• We call on the Human Rights Council to create a mechanism for periodic reporting and development of recommendations on the alignment of human rights with drug policy. This should be through either a periodic mandate for the High Commissioner for Human Rights to report on the human rights impacts of drug policy or the creation of an investigative body or special mandate on drug policy.
  • We welcome the growing body of recommendations by UN human rights mechanisms with regards to the human rights implications of drug policies. We encourage all human rights mechanisms to follow the path opened by the High Commissioner by focusing on how punitive drug policies, including the global drug control regime, can become obstacles in themselves for the full enjoyment of human rights.
  • We call on drug control bodies, including the UNODC and the INCB, to integrate the human rights dimension of drug policy in their workplans in a systematic way, to ensure this is reflected in their yearly reports, and to mainstream the findings and standards laid down by the High Commissioner in their cooperation with Member States.
  • We call on the UNODC, Member States, and national drug control bodies to refrain from supporting and funding punitive responses to drugs, and ensure that any financial and technical assistance provided to third countries for drug law enforcement operations does not contribute, or carries a real risk of contributing, to the commission of human rights violations.
  • We call on UN agencies and the international community actors in health and protection services to integrate harm reduction services within the humanitarian response framework.
  • We urge UN agencies with relevant mandates to follow the example of the High Commissioner for Human Rights by ending the taboo on the responsible regulation of drugs, and to provide evidence, recommendations, and international standards on legally regulated markets aligned with the UN values of promoting health, human rights, and development.

List of signatory organisations:

  1. Aboriginal Drug & Alcohol Council, Australia
  2. Addiction Medicine Association of Malaysia (AMAM), Malaysia
  3. Alliance Nationale Des Communautés Pour La Santé (ANCS), Senegal
  4. Amnesty International, Global
  5. Andrey Rylkov Foundation for Health and Social Justice, Russia
  6. Anti-Death Penalty Asia Network (ADPAN), Malaysia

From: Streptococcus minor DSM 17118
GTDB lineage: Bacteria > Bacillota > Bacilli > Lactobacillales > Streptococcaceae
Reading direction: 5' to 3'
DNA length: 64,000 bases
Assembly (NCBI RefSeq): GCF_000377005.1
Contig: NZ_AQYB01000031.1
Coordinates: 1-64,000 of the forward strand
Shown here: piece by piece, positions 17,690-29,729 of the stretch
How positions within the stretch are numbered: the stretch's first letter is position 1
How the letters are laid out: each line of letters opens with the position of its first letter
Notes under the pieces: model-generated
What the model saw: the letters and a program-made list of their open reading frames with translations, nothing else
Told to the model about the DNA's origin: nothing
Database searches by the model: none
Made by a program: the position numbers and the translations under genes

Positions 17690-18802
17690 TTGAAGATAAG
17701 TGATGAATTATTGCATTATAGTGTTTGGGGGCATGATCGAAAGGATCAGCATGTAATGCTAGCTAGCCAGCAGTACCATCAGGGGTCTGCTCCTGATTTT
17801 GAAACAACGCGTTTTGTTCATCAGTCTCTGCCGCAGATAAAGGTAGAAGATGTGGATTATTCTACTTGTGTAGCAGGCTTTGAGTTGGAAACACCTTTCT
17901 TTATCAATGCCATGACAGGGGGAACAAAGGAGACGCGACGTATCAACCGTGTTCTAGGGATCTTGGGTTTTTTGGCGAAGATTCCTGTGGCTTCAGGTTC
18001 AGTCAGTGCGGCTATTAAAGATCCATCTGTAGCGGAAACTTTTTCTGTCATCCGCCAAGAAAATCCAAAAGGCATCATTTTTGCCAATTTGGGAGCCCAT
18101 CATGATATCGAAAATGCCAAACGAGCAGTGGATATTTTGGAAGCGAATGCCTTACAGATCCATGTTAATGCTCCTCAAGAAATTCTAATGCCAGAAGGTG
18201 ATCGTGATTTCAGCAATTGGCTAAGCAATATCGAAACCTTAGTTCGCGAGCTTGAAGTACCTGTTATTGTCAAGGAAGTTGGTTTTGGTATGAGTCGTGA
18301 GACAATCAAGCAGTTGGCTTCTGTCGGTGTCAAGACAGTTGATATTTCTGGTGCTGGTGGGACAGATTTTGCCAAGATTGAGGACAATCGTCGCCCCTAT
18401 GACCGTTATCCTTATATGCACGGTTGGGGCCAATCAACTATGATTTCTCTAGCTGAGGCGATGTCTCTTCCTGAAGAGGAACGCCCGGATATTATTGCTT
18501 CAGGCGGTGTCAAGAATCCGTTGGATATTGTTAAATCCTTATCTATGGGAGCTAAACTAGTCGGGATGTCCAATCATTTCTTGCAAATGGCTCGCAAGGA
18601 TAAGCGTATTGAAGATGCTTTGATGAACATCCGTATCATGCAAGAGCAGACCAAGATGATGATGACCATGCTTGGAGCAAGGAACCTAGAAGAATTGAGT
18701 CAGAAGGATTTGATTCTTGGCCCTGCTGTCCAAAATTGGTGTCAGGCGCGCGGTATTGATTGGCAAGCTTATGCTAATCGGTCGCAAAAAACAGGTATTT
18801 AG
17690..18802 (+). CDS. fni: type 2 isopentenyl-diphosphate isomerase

7. APCOM Foundation, Asia and the Pacific
  8. Asia Pacific Network of People living with HIV (APN+), Thailand
  9. Asociación Costarricense para el Estudio e Intervención en Drogas (ACEID), Costa Rica
  10. Associação Brasileira de Estudos Multidisciplinares sobre Drogas (ABRAMD), Brazil
  11. AssociaçãoBrasileiradeLésbicas,Gays,Bissexuais, Travestis, Transexuais e Intersex (ABGLT), Brazil
  12. AssociaçãoBrasileiradeSaúdeMental(ABRASME), Brazil
  13. AssociaçãoElasExistem-MulheresEncarceradas, Brazil
  14. Black Initiative for a New Drug Policy, Brazil
  15. BrasilianNetworkofHarmReductionandHuman Rights (REDUC), Brazil
  16. Brazilian Drug Policy Platform, Brazil
  17. Brussels Federation of Institutions for Drug and Addictions (féda bxl), Belgium
  18. Canadian Drug Policy Coalition, Canada
  19. Centero de Investigación Drogas y Derechos Humanos (CIDDH), Peru
  20. CentreforResearchandInformationonSubstance Abuse (CRISA), Nigeria
  21. CentreofExcellenceforResearchinAIDS(CERIA), Malaysia
  22. CentreonDrugPolicyEvaluation(CDPE),Canada
  23. CentrodeEstudiosLegalesySociales(CELS), Argentina
  24. Centro de Pensamiento desde la Amazonia Colombiana AlaOrillaDelRío, Colombia
  25. Centro de Referência sobre Drogas e Vulnerabilidades Associadas da UnB, Brazil
  26. Children’s Legal Rights and Development Center (CLRDC), Philippines
  27. CitywideDrugsCrisisCampaign,Ireland
  28. Coletiva Todas Unidas, Brazil
  29. Comité Permanente por la Defensa de los Derechos Humanos, Ecuador
  30. Consumidores Associados Sobrevivem Organizados (CASO), Portugal
  31. Corporación Acción Técnica Social, Colombia
  32. Corporación Feminista Brujas, Colombia
  33. CorporaciónHumanasCentroRegionalde Derechos Humanos y Justicia de Género, Colombia
  34. CorporaciónMujeresLibres,Colombia
  35. Correlation-EuropeanHarmReductionNetwork (C-EHRN), Netherlands
  36. CREA,India/USA
  37. Dejusticia,Colombia
  38. Deliberar, Colombia
  39. Drug Harm Reduction Advocacy Network Nigeria (DHRAN), Nigeria
  40. Drug Policy Alliance, USA
  41. Drug Policy Australia, Australia
  42. Drug Policy Network South East Europe (DPNSEE), Serbia